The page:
The following statement was issued jointly by the Governments of the United Kingdom, the United States of America and Norway and delivered by UK Special Representative for Sudan and South Sudan Ambassador Chris Trott.
The members of the Troika (the United Kingdom, United States, and Norway) welcome the commitment of the region to come together to address common peace and security priorities for the benefit of its citizens. We must seize this broader regional momentum to secure peace for the people of South Sudan.
The Troika acknowledges the Revitalised Agreement on the Resolution of the Conflict in the Republic of South Sudan and recognises the role IGAD played in this process. We hope discussions will remain open to those who are not yet convinced of the sustainability of this agreement.
We remain concerned about the parties’ level of commitment to this agreement, and to the Cessation of Hostilities Agreement signed in Addis Ababa in December. In Wau, for example, military offensives have been undertaken since the signing of the most recent ceasefire. The ceasefire monitoring teams were denied timely access to assess the impact of this most recent violence, but it is certain that it has resulted in civilian deaths. Humanitarian access continues to be blocked both physically and bureaucratically, with humanitarian workers expelled, detained and physically harmed. This year, as the talks have been progressing in Addis Ababa and Khartoum, 13 humanitarian workers have been killed in South Sudan.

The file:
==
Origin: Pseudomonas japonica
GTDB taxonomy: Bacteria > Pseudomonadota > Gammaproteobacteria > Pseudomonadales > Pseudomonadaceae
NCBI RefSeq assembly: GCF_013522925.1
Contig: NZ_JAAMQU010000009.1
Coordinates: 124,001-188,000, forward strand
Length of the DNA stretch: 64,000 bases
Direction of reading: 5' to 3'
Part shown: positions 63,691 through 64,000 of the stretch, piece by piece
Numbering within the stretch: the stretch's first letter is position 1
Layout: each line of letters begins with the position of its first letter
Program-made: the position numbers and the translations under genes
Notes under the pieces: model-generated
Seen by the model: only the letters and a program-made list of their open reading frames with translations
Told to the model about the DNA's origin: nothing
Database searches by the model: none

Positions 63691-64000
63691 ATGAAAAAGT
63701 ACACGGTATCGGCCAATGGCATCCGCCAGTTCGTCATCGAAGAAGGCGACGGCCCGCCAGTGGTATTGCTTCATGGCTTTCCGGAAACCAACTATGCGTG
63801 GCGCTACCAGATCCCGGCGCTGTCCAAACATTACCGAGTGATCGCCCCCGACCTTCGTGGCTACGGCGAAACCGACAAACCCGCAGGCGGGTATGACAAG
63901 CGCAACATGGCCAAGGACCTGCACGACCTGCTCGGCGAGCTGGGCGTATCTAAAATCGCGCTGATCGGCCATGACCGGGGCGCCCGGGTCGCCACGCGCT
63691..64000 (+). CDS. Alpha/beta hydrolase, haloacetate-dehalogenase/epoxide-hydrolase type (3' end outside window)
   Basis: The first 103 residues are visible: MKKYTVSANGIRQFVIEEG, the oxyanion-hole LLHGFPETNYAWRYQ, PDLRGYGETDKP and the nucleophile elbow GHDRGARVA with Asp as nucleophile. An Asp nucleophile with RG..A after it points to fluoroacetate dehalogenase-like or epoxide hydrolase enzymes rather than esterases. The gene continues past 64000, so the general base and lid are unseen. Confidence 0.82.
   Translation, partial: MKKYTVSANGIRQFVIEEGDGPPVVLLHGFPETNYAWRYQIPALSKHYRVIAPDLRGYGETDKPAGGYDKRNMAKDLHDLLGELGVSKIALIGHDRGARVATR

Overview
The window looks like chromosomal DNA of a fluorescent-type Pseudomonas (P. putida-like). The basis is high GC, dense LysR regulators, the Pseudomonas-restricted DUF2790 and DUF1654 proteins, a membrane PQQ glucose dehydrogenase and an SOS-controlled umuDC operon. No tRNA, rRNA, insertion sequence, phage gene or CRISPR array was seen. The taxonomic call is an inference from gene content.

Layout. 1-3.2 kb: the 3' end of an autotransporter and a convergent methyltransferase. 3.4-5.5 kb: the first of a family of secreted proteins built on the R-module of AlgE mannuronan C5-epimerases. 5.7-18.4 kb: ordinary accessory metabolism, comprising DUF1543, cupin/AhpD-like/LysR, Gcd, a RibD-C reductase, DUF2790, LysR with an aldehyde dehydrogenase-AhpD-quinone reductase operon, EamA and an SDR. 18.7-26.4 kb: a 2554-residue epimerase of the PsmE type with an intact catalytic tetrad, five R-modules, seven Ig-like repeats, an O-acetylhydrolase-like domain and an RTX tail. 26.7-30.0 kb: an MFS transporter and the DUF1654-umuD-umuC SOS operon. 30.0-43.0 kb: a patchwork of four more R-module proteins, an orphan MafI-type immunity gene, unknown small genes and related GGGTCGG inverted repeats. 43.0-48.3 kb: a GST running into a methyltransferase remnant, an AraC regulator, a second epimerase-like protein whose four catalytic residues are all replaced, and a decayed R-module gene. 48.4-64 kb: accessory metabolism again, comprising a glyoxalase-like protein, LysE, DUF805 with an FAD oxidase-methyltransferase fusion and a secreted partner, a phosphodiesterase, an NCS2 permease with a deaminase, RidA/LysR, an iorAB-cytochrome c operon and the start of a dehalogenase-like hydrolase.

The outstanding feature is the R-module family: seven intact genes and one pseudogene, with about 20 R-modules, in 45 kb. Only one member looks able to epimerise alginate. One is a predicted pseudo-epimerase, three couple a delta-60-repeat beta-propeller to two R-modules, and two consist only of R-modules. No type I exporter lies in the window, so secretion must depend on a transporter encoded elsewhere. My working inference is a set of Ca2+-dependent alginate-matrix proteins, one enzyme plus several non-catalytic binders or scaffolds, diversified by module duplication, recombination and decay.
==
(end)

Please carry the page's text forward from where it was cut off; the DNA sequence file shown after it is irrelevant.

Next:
The Troika is committed to peace in South Sudan. But in order to be convinced of the parties’ commitment, we will need to see a significant change in their approach. This must include, but not be limited to: an end to violence and full humanitarian access; the release of political prisoners; and a real commitment to effective and accountable implementation, demonstrated by supporting robust security and enforcement mechanisms, checks on executive and majority power, and the transparent use of resources for the benefit of all South Sudanese. Without progress in these critical areas, we remain concerned the agreement will not deliver the peace that the people of South Sudan deserve.
To ensure success, regional partners will need to maintain their engagement and play a positive role in the agreement’s implementation. Their involvement in monitoring progress and holding the parties to account is crucial. This means publicly highlighting any violations by the parties, and ensuring those responsible face consequences. We call on regional partners to support the rigorous implementation of the United Nations Security Council sanctions and arms embargo. Specifically, any movement of military forces, weapons, or related material into South Sudan must not violate that embargo.
I would like to close with a message for the people of South Sudan. The Troika’s priority has always been to work for peace. We remain committed to accompany South Sudan on its path toward justice, liberty, and prosperity.